Another week, another Monday. One of the trending topics today on Twitter is ‘Monday Blues’. So to kill off the monotony, why don’t you read about a passionate entrepreneur who set out to turn his small village into a mighty civilisation?
Rama Manusama, CEO, Wikasa
Enter Rama Manusama, CEO, Wikasa — the second team I am writing about in detail since the start of this 100-day series. Manusama describes Wikasa as a “Github for teaching” where ordinary people can share, build and extend online courses in bite-sized chunks of information. Last Friday, he gave an impromptu speech about his product in front of a crowd during JFDI‘s open house day. Such gutsy behaviour deserves an in-depth article.
Manusama left his stable corporate career, having worked with MNCs such as Royal Bank of Scotland and DSM, to work on Wikasa. He has an in-built desire to create and is willing to make sacrifices to achieve his goals. He has spent his savings to start Wikasa. On his motivation, he said that by entering JFDI, he aims to “turn his dreams into reality”.
Ray Wu of JFDI conducting his workshop
Speaking of motivation, Ray Wu, Accelerator Programme Manager for JFDI, came down on Day 7 to conduct a quick workshop with the 13 startups. The principles Ray laid down helped them to set objectives and prioritise time. He posed a question to the startup founders, asking them their real motivation for joining the JFDI programme. Either they were not comfortable sharing or they still were trying to figure it out, as the answers given were not complete, but he sure did get them thinking.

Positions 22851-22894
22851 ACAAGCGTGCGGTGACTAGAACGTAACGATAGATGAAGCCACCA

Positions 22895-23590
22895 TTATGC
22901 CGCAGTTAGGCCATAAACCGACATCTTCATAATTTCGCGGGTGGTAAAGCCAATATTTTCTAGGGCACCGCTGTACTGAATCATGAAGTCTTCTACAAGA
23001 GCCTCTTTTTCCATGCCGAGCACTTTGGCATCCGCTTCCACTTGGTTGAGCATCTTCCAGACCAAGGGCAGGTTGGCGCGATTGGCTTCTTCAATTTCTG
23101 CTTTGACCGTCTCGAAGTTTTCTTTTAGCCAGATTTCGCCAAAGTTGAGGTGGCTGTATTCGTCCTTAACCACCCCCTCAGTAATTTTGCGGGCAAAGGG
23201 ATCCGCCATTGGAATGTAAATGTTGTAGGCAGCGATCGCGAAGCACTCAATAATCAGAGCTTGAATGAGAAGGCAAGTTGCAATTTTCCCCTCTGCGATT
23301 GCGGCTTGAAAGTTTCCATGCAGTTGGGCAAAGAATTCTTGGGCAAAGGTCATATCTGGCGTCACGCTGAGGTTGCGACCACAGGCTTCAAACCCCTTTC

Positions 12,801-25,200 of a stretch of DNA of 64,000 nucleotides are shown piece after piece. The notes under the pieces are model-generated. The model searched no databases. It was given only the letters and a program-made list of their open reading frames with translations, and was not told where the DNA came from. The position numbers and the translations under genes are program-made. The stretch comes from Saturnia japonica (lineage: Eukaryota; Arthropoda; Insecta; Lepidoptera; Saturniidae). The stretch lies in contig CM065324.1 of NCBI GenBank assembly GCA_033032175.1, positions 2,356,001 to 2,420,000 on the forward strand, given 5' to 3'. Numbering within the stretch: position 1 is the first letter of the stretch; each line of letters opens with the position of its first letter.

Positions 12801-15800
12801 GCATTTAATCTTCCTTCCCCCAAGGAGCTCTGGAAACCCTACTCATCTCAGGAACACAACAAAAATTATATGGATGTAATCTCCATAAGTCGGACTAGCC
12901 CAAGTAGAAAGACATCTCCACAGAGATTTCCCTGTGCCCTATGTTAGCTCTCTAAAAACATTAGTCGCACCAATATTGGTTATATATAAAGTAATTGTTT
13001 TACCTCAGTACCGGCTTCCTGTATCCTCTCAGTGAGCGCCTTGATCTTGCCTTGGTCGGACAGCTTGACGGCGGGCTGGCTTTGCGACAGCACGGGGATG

Coming back to Wikasa, the idea for the startup mushroomed last year in April, when Manusama traveled down to Indonesia for personal reasons. There, he met Nicko Widjaja, early-stage venture capitalist, and discussed the primary concept of Wikasa. After continued conversations, the company was eventually started in August with two other Co-founders.
The want to create something big
As a child, Manusama enjoyed playing games like Sid Meyer’s Civilization, Tycoon games and Capitalism. He particularly enjoyed taking a small village into a technologically advanced state. Does that not mirror startups to a certain extent? Although, the subject is not about countries or assets, an idea is born small, but can grow big with the ingenuity of its founders. There is immense satisfaction to be gained from the end result, that makes the process worth it. Similarly, Wikasa has grown from its humble beginnings. The team has now learned to build the business in a more structured way, and is currently well underway in the process of developing its early-stage product. The exciting news is that Wikasa is going to conduct its Alpha test during mid-April, so that it can better understand its customers.
“It is good to have people to discuss ideas with, not only the mentors, but also the other 12 startups,” commented Manusama on the JFDI programme.